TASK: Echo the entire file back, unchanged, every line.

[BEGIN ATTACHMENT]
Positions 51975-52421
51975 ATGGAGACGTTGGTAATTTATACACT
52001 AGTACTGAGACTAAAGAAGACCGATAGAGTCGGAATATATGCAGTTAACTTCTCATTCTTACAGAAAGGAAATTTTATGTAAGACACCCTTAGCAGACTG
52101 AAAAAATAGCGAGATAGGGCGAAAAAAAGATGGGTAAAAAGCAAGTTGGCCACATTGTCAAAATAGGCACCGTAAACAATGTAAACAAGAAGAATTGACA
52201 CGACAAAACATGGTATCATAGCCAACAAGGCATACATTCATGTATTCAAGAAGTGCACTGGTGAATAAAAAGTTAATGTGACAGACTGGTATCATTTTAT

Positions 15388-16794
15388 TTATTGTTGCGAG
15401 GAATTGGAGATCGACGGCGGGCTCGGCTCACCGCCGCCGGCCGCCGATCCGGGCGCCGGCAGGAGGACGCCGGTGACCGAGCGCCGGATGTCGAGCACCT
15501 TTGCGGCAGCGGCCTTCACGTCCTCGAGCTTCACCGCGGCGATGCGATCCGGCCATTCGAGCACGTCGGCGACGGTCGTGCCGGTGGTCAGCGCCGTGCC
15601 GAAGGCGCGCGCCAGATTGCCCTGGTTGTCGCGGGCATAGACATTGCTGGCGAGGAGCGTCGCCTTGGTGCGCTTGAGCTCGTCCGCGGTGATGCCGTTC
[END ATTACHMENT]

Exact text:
Positions 51975-52421
51975 ATGGAGACGTTGGTAATTTATACACT
52001 AGTACTGAGACTAAAGAAGACCGATAGAGTCGGAATATATGCAGTTAACTTCTCATTCTTACAGAAAGGAAATTTTATGTAAGACACCCTTAGCAGACTG
52101 AAAAAATAGCGAGATAGGGCGAAAAAAAGATGGGTAAAAAGCAAGTTGGCCACATTGTCAAAATAGGCACCGTAAACAATGTAAACAAGAAGAATTGACA
52201 CGACAAAACATGGTATCATAGCCAACAAGGCATACATTCATGTATTCAAGAAGTGCACTGGTGAATAAAAAGTTAATGTGACAGACTGGTATCATTTTAT

Positions 15388-16794
15388 TTATTGTTGCGAG
15401 GAATTGGAGATCGACGGCGGGCTCGGCTCACCGCCGCCGGCCGCCGATCCGGGCGCCGGCAGGAGGACGCCGGTGACCGAGCGCCGGATGTCGAGCACCT
15501 TTGCGGCAGCGGCCTTCACGTCCTCGAGCTTCACCGCGGCGATGCGATCCGGCCATTCGAGCACGTCGGCGACGGTCGTGCCGGTGGTCAGCGCCGTGCC
15601 GAAGGCGCGCGCCAGATTGCCCTGGTTGTCGCGGGCATAGACATTGCTGGCGAGGAGCGTCGCCTTGGTGCGCTTGAGCTCGTCCGCGGTGATGCCGTTC